Scrapping Good Friday drinks ban 'no-brainer'

Donal O'Keeffe and Padraig Cribben, chief executives of the LVA and VFI, in Kehoe's on South Anne Street, Dublin launching the #AboutTime campaign Photo: Johnny Bambury / Fennell Photography

Jane O'Faherty and Eilish O'Regan

The 1916 commemorations and Ireland's soccer clash with Switzerland are being cited by publicans as reasons to allow pubs and clubs to open on Good Friday this year.

Launching a new campaign against the Good Friday ban, the Vintners' Association of Ireland (VFI) and the Licensed Vintners' Association (LVA) said changing the law would be a "no-brainer" for the Government. It comes after an announcement that Ireland will play Switzerland in a friendly soccer international in the Aviva Stadium on Good Friday, which falls on March 25 this year.

Padraig Cribben, CEO of the VFI, said: "The Government previously indicated that Good Friday trading would be permitted in the context of the Sale of Alcohol Bill, but so far nothing has happened.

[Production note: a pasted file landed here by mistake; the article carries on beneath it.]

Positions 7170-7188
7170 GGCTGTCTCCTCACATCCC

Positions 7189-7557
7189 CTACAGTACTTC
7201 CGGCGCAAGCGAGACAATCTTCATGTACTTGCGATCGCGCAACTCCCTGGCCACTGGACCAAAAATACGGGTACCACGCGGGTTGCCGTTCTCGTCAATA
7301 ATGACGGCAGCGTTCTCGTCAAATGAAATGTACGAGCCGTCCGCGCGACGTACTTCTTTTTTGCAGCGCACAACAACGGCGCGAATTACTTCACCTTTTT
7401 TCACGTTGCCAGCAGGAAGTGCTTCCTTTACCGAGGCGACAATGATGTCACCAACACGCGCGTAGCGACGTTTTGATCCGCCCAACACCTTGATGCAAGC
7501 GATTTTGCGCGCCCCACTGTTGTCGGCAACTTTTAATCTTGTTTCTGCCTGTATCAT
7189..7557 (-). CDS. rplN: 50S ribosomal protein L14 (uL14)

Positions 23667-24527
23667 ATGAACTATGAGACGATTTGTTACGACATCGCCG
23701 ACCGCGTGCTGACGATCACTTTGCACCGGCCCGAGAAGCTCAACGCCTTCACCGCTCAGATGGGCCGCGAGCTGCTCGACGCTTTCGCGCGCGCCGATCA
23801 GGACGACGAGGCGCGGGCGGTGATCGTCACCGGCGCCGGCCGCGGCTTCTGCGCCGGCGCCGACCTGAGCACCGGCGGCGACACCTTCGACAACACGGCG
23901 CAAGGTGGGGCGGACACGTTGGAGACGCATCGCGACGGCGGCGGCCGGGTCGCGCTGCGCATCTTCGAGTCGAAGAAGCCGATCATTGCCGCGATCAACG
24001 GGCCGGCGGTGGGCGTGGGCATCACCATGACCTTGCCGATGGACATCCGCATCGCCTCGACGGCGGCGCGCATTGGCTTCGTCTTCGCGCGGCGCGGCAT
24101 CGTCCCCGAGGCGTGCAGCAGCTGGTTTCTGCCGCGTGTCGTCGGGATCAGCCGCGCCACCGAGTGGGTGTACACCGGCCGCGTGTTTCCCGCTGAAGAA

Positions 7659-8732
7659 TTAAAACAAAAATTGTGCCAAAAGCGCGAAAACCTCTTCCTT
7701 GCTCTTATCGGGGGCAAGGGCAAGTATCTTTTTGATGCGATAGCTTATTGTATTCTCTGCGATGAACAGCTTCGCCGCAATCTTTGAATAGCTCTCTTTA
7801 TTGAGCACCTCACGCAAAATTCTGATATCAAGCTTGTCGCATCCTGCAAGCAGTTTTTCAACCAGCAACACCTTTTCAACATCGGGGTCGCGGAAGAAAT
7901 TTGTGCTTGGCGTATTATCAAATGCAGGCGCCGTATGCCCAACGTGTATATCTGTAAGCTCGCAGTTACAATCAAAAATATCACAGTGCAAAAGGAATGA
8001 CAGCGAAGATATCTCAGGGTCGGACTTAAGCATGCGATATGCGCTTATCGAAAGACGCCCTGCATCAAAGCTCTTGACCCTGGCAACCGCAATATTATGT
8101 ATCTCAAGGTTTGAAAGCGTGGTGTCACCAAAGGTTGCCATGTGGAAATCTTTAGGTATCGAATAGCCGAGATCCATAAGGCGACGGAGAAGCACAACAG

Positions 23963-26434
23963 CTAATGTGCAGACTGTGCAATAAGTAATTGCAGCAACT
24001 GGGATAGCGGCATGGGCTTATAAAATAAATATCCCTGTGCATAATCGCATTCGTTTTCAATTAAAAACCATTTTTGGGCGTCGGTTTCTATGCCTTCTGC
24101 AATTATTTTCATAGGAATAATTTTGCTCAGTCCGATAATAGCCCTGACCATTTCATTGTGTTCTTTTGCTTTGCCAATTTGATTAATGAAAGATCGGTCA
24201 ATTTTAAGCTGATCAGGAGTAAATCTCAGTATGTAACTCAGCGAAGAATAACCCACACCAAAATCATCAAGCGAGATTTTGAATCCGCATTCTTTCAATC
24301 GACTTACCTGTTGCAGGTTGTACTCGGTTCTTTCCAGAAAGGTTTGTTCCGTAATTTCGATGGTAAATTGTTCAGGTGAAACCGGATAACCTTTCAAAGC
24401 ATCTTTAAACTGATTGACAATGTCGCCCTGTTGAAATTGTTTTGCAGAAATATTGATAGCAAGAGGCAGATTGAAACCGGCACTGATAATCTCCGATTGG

"Most other retail businesses are open and trading, so why is the licensed trade being treated differently?"

Mr Cribben argued that up to a quarter of a million people were expected to pass through Dublin Airport over the Easter weekend, many of whom would be Irish people returning to visit families.

Donal O'Keeffe, chief executive of the LVA, said the existing law leaves "thousands of tourists wandering around the streets of our cities and towns asking why they can't go into a pub for a drink".

"Those numbers will be boosted this year because of the Easter 2016 celebrations," he added. "We are also going to have up to 50,000 soccer fans in Dublin facing the same problem outside the stadium."

Health Minister Leo Varadkar said his department would not object to any change in the law.

The Department of Justice was unavailable for comment.